By David Hofferberth, Managing Director Service Performance Insight, LLC
SPI Research has seen a strong trend toward making virtually all work, project-based work. Companies in every industry have turned their focus toward projects. A project focus makes sense as organizations plan work with a beginning, an end, and all the steps in between. The key element of projects is that there are costs and time associated with every phase or task, and there should also be value delivered. Every dollar spent on an initiative should be tracked to determine whether it was worth the investment.
Projects are easier to qualify and quantify and executives like that
A project-based business environment makes perfect sense to executives. Projects begin neat and orderly, with specific start and stop dates, projected costs and expected value. Leading organizations have also incorporated a structured delivery methodology into their project-based work in order to track everything related to it more closely. This environment helps companies better project a return-on-investment (ROI), which in today’s economy has become essential.
But very few projects go exactly according to plan, as unforeseen circumstances, or changes by the customer impact the project or service to be delivered. Those organizations that have taken a project-based approach to work can more easily change the scope of what is to be delivered, as well as its cost and expected change in duration. Again, this gives executives greater control over the work being delivered, ensuring the project provides value to both the organization delivering it and its customer.
Better tools are now available for customer and client facing organizations
Project management solutions have been around for a long time. They were initially developed and used in large scale internal projects such as IT, construction, or new programs. With the advent of the Professional Services Automation (PSA) market, project management gained in popularity for client facing, billable organizations. PSA is best known as a resource management and time and expense management solution, where the goal is to deliver projects at sufficient margin on-time and on-budget and to keep worker time and costs under control.
Typically, PSA solutions did not have the robust project management capabilities of a solution like Microsoft Project, and eventually, many PSA and project management solutions morphed into a supercharged project management solution, called project portfolio management (PPM). PPM includes additional capabilities that provide visibility to a portfolio of projects including their time and cost commitments and especially their strategic value to the organization so they can be prioritized. These solutions give organizations greater project visibility and greater project structure through the use of standardized (or structured) delivery methodologies. Therefore, many PSA solutions are integrated with Microsoft Project when projects become more complex.
Perhaps the most important aspect of these tools is that they provide demonstrable return on investment to the organizations using them. In 20 years of researching the market for tools that improve operational efficiency and effectiveness, solutions in the project management space have more than paid for themselves. PSA’s benefits have been demonstrated for some time, especially in larger project-based organizations. SPI Research found that larger organizations increased billable utilization from 71% to over 75% with PSA, meaning roughly 80 additional billable hours annually per consultant. Even more important, PSA helped increase profitability per consultant by over 200%, from$7,575 to $24,018!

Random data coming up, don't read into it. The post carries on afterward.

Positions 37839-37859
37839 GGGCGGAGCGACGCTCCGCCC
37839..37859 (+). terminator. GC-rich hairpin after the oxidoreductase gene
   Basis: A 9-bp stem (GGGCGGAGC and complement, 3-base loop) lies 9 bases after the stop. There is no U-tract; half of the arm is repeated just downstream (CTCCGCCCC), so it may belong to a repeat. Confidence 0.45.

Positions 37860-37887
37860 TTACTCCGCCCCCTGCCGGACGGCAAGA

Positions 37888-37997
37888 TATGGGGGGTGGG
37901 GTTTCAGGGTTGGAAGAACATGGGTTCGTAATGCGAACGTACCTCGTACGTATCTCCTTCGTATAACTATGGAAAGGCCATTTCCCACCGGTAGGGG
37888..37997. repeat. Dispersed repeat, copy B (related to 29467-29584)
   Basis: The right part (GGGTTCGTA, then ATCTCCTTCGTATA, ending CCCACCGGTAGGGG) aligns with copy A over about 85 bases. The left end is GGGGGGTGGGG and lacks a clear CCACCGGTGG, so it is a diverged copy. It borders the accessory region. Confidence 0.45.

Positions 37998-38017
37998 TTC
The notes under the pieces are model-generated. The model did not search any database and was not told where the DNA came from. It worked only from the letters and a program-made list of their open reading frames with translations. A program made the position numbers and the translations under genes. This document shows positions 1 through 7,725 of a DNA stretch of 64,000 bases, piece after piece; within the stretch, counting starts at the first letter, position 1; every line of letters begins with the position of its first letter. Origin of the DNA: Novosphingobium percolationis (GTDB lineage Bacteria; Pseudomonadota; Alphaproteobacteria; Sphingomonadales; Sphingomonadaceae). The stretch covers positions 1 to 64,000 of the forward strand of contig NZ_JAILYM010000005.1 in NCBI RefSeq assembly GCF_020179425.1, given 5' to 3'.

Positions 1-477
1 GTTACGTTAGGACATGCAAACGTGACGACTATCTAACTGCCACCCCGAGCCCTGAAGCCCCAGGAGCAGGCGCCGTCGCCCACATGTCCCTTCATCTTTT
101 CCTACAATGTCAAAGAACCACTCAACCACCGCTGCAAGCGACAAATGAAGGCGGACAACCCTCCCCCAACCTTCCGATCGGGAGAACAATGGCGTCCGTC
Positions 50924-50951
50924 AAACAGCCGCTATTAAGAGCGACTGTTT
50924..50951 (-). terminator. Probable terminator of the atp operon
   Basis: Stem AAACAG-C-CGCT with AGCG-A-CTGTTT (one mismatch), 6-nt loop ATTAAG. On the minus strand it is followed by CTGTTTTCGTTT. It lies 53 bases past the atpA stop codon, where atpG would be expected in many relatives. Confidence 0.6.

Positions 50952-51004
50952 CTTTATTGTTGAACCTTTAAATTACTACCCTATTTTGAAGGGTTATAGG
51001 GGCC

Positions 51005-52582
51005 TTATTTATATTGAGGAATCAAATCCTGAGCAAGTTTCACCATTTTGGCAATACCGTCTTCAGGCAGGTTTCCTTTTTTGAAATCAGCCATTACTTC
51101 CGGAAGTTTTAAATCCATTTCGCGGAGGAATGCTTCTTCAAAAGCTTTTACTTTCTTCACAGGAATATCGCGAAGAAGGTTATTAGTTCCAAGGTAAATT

This benefit does not include many others such as increased customer satisfaction as projects are completed more frequently on-time and on-budget, more satisfied employees, as they better understand what is required of them and the value they must deliver, and greater financial governance, tracking all costs associated with project delivery and comparing them to the revenue generated.
Now, new Project Service Automation (PSA) solutions are coming to market specifically designed to help client-facing organizations in all industries focus on completing project-based work. The functionality of Project Service Automation, does not differ significantly from Professional Services Automation but is built on top of Customer/Client Relationship Management (CRM) solutions to optimize the activities of client-facing organizations such as sales and project/service delivery.
While the global economy is not where most would like it to be, it has “heated up” enough that voluntary employee attrition is on the rise, which negatively impacts profit because it is more expensive to recruit, hire and train employees. This operating environment calls for greater structure, enabling individuals and teams to better work together, utilizing consistent methodologies in the project-related work they conduct.
This is especially true in the manufacturing sector, where companies have become more dependent on services as a key differentiator. These product-centric organizations now rely on services as a profit center because manufacturing has become commoditized so customers look for better support to improve the value of their purchase. It is also very relevant in other industries, such as accounting, Architecture, Engineering and Construction, Advertising and more, as the need to deliver high quality services on-time and on-budget become even more critical in a very competitive global environment.
Taking a project-based approach to work provides executives, employees, customers and clients with greater visibility into work conducted, its cost, revenue, and ultimately value delivered. In an age where more executives demand to see quantifiable value in the work they pay for, companies that take a project-based approach to work have a leg up on the competition.